Text and Images Copyright February 2000, Juro Mukai (All Rights Reserved)


Although no giant by steelhead standards, this 33" summer run steelhead had the stuff that gives the species their reputation.   
This is a true story of a particular rainbow trout that had made the big circuit around the North Pacific, dodging orcas and sea lions for thousands of miles of open sea.
Having entered the river during summer, it melted into the subtle hues of the rocky glacial river to sit out the dog days, then survived an onslaught of four fall salmon species to welcome it's brethren through the winter.  He spawned successfully in early spring and headed back from the headwaters toward the sea.  By this time most anglers are awaiting the run of spring natives.  I caught wind of a rumor spread by the hardcores telling of a ferocious fish in the "potty hole" on my home river.  These guys had been spanked by a nasty fish, readily hooked but breaking tippets or leaping to freedom after a hellacious fight.  They dubbed it "the steelhead from hell".  I had to meet this fish. 

Using my lightest sink tip on a hybrid line system, I swung a "purple magic" fly over the teeth of a volcanic rock outcropping that breaks the current to form a promising hole lined with smoothly polished gravel in it's hollowed wake.  It looked right, the mosaic of stones under the crisp mountain flow of the river's currents weaving patterns as if something serious lay in it's midst.  As I held the rod in tension to swim the fly, it slowly swam toward the inner current seam closest to the shore, suspended in the curtain of forces between the water held captive by the eddy and the chute rushing hurriedly toward the eternal cycle of stream and sea.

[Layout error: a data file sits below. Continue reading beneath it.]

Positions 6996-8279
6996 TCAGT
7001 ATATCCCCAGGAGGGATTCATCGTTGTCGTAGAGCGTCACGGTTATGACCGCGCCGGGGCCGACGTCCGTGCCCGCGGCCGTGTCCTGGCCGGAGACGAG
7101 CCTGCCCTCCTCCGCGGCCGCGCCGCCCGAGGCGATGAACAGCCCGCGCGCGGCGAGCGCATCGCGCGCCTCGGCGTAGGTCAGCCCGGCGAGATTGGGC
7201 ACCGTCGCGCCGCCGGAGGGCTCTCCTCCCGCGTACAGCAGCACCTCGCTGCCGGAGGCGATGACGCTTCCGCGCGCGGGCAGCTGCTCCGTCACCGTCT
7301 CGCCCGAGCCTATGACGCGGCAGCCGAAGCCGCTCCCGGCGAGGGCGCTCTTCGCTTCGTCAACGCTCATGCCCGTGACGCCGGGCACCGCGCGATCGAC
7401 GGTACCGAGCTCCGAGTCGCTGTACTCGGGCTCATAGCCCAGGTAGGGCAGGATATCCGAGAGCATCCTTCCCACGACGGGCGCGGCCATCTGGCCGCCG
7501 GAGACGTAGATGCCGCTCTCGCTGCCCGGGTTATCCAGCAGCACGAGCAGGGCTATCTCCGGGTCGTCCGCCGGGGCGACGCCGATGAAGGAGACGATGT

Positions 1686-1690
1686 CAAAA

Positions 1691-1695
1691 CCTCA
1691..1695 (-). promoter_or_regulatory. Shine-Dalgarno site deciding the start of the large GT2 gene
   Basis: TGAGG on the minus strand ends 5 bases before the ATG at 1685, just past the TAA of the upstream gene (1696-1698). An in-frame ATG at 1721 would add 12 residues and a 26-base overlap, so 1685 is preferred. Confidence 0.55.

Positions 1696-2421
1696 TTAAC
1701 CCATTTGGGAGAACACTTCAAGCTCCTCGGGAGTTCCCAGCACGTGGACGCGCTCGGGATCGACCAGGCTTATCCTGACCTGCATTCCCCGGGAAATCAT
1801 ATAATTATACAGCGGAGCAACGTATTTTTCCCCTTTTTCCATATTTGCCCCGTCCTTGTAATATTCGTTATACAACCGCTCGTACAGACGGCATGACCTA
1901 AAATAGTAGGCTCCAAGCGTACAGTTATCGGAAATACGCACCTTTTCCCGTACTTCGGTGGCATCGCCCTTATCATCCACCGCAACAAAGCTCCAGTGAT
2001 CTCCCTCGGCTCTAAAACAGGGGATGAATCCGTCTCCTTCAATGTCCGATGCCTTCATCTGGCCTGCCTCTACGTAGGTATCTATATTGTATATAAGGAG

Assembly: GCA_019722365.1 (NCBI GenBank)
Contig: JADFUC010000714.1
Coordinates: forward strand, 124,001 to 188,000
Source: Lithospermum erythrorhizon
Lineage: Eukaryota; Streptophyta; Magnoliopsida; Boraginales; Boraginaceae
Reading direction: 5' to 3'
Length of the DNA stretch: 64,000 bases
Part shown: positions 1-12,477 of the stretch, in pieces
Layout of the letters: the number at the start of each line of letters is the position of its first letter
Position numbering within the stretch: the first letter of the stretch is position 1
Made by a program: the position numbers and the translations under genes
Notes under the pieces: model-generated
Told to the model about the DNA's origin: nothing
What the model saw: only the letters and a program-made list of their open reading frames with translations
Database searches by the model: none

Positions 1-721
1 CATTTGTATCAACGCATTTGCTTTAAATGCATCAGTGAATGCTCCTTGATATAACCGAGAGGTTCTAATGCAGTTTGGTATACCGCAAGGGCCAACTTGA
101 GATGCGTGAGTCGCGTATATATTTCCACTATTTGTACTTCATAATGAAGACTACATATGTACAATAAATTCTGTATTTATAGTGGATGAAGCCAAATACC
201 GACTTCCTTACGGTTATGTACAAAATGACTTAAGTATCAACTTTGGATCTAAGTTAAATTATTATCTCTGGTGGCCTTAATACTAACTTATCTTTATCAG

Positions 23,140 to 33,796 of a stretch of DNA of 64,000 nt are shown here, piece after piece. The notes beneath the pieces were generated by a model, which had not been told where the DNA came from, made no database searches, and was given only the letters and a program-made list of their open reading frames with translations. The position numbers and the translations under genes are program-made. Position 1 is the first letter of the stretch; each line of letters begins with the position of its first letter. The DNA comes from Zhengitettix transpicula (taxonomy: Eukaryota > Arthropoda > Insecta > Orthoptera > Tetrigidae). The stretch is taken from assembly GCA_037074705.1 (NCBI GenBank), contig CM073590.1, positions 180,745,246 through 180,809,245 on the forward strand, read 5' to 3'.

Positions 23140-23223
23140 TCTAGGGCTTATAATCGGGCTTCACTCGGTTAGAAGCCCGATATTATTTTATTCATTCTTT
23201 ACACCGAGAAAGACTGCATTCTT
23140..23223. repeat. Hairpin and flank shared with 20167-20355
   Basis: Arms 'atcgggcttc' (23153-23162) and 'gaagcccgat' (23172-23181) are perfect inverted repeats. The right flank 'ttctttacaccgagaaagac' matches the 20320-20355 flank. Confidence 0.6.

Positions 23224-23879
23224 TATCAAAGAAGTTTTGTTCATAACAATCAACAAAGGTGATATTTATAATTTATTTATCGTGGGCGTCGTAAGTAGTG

Juro Mukai

Suddenly, my arm was wrenched out of socket by a fish that was in the air as soon as it was on, clearing nearly a grown man's height from the water over and over again, screaming the drag with such ferocity that the flyline friction burned clean through a pair of fancy neoprene gloves I had gotten for Christmas just a few weeks prior. 

After eight or nine tooth-grinding leaps and many blistering runs I took the above photo for bragging rights and let him go.  With a hard tail slap, he disappeared into the legend from where he came.

The advent of two-handed rods changed all the rules for winter run flyfishing for steelhead - along with the thicker neoprene waders and polypropylene sportwear.  It's a year-round venture in temperate areas like the pacific northwest.

Through the many winter weekends when I fished for steelhead, I'd look at the cleanly sheared cut in my middle glove finger and think fondly of the steelhead from hell.  That thought and and a flask of single malt whiskey would warm me through many miles of February riverbank over the years to follow.

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